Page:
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WD Sentinel DS6100 Review

WD Sentinel DS6100 Review

Part of the new Western Digital Storage Plus range, when viewed from the outside the Sentinel DS6100 NAS appliance looks much like the Sentinel DX4000 we reviewed last year.

Inside, however, it’s all change with a lot more to like in this new and comprehensively revised network storage server which is faster, more scalable and better equipped than its somewhat lacklustre predecessor.

A Real Server

The desktop casing may be small, but it’s what you get inside is that really matters, and inside the DS6100 there’s a real server.

Gone is the dual-core Atom processor that powered the DX4000 to be replaced by a much more capable quad core Intel Xeon – an E3-1265LV2 to be precise, clocked at 2.5GHz.

And instead of just 2GB of memory, there’s 16GB of DDR3 RAM with ECC protection as standard which can be doubled to 32GB if needed.

The all-important storage gets a makeover too, with the same four SATA bays available as before but populated by 4TB disks courtesy, naturally, of Western Digital.

Moreover, unlike the mostly bare-chassis offerings from competitors the Western Digital appliance comes ready-populated with two, three or four enterprise-class SATA disks to deliver 8-, 12- or 16TB of capacity. This makes for simpler setup but does bump up the price.

For example, the two-drive 8TB model we were sent for this review retails for around £2,040 (ex. VAT). 

Adding extra drives beyond those provided is simple with no tools or special carriers required, the 3.5-inch disks simply sliding into place behind a now lockable access door for extra security.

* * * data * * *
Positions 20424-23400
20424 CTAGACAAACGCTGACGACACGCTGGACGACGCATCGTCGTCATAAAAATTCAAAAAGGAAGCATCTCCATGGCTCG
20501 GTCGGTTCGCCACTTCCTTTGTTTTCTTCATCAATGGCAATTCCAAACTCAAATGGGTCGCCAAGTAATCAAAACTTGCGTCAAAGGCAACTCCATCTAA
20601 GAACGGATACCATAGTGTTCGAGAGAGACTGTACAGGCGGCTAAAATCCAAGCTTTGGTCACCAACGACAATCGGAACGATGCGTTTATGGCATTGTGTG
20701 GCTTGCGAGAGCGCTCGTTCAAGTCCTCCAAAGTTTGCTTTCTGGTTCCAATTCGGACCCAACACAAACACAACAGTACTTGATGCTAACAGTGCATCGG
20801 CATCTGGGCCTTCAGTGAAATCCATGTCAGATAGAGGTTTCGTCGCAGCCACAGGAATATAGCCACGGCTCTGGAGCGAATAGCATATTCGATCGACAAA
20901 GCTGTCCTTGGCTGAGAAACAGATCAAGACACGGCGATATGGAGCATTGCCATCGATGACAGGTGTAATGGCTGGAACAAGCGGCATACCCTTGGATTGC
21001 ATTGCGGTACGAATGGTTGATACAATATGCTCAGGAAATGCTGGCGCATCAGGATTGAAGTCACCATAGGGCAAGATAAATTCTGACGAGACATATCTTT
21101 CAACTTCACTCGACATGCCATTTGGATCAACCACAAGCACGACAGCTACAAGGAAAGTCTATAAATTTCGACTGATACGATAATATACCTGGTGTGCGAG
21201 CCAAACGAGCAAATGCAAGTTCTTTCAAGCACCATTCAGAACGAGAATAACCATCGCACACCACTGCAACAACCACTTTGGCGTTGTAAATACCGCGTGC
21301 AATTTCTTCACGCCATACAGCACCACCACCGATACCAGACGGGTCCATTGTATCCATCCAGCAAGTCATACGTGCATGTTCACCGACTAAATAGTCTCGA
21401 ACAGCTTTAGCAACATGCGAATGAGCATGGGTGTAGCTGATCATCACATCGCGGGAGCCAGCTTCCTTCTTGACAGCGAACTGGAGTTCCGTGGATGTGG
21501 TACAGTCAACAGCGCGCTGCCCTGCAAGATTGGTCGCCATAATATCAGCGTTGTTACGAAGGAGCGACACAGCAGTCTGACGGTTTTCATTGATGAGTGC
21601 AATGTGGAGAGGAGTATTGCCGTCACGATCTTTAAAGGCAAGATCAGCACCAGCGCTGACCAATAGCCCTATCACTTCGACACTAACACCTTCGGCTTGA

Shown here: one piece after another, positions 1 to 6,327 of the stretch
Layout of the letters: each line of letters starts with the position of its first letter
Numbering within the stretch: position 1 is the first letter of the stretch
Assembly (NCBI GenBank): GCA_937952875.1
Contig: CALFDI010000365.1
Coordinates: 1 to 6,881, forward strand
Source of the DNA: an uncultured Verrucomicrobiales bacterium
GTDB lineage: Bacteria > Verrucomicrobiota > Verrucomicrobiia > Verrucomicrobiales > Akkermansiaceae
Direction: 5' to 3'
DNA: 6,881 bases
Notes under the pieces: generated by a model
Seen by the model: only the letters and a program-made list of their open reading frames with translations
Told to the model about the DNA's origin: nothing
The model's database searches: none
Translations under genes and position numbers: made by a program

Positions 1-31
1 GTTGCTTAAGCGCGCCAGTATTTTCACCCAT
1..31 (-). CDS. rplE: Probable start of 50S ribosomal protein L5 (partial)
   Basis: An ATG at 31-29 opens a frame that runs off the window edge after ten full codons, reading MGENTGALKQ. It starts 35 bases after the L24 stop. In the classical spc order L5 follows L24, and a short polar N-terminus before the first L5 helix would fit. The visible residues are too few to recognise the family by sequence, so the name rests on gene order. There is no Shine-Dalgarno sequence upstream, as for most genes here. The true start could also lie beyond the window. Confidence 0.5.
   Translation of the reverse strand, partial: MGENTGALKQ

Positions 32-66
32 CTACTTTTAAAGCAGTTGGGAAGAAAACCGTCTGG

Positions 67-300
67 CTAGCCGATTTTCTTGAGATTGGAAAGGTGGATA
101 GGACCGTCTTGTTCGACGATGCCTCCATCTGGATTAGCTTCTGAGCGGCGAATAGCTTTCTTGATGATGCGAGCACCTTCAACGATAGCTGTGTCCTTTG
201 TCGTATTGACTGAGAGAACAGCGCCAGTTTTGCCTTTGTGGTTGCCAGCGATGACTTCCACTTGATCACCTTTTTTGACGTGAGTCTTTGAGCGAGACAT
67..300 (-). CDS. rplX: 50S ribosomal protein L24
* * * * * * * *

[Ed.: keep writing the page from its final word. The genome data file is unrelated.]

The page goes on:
An on-board storage controller looks after the disks delivering dual boot drives in a RAID 1 configuration by default along with support for JBOD plus RAID 0/1/5/10 if needed.

You also get dual Gigabit ports for network attachment plus a third reserved for future IPMI, along with four USB 3.0, two USB 2.0 ports and a VGA connector to take a monitor. 

A single very large fan cools the DS6100 and redundant power now comes as standard in the form of a pair of very substantial AC adapters shipped with the unit.

Windows Changes

When it comes to software Western Digital continues to spurn Linux in favour of Windows which, on this model, means Windows Server 2012 R2 Essentials licensed to handle 25 users and 50 client computers.

A full-blown implementation of Windows Server this makes for a very robust platform with plenty of features and options but it does lead to a much lengthier and involved installation process compared to most of the Linux-based alternatives.

Ongoing management is more complicated too.

It took us around half an hour to get the DS6100 up and running.

The software is pre-loaded but to configure it you have to plug a screen, keyboard and mouse into the back of the unit and go through a conventional Windows setup routine with the DS6100 assumed to be the sole server on the network and a Windows domain controller.

Even after you’ve gone through that process you can’t just type the server address in a browser and start managing it.